Important First Question Before Applying: Are You Currently Receiving OSAP?

Yes: Lucky you! The government has integrated the grant application process into the current Ontario Student Assistance Program (OSAP), meaning that if you are eligible, you will be receiving your money by direct deposit (or cheque if your direct deposit information is not filed) without having to apply or submit any new information. Eligible students should have already received an email telling them that they will be automatically considered for the new grant. Most students can expect to receive their grant by direct deposit in late January or early February. If OSAP needs more information from you to determine your eligibility, you will be contacted directly.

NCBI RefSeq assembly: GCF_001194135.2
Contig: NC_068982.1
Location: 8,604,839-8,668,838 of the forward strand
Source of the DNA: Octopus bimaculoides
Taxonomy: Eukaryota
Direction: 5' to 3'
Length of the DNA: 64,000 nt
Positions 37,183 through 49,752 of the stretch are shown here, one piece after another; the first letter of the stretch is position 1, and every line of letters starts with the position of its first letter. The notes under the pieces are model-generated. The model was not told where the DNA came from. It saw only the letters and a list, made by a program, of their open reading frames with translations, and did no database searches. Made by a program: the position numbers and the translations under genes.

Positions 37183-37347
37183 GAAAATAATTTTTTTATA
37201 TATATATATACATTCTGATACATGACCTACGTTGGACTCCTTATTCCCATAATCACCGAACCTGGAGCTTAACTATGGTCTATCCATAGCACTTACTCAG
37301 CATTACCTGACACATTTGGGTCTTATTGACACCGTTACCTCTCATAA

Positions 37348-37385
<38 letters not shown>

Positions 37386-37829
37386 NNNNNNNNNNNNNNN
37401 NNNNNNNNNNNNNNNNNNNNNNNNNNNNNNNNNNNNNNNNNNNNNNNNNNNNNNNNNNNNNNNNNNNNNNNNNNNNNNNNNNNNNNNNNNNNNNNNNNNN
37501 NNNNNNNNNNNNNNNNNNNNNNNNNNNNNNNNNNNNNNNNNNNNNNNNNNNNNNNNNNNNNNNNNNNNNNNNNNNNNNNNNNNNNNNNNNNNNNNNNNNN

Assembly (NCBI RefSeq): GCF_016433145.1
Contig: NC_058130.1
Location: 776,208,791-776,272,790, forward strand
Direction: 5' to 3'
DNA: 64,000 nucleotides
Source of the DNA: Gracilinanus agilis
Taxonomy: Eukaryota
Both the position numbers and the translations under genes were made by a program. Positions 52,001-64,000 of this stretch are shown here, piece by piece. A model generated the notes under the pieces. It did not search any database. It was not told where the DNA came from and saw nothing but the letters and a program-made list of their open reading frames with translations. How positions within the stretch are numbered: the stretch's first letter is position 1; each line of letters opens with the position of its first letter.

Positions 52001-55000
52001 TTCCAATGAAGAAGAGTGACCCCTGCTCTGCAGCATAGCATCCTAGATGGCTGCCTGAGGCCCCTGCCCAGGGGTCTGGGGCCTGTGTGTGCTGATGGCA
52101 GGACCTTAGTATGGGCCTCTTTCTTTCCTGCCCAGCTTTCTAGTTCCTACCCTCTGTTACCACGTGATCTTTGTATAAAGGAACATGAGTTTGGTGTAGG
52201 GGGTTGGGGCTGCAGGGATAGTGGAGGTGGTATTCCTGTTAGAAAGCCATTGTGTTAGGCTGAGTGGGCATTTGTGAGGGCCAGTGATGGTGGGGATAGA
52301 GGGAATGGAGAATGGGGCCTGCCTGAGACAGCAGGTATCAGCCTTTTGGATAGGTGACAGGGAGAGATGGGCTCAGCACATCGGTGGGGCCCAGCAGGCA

No: You are still eligible for the grant, but you have to apply. There are a few steps, with a few different pieces of information required.

For those who have to apply for the grant:

The grant application is currently live at http://ontario.ca/30off

Before you begin your application, you will need:

  • Your Social Insurance Number;
  • Your parents’ or guardians’ SIN number(s) (if applicable);
  • Line 150 of your parents’ or guardians’ tax form(s).

You can save your online application for up to 45 days. Applicants will be required to get their parents’ or guardians’ signature, as well as sign the form themselves. You or they will need to mail or fax in the completed form to the address below. You can also send the two forms in separately. The application must be submitted by March 31, 2012.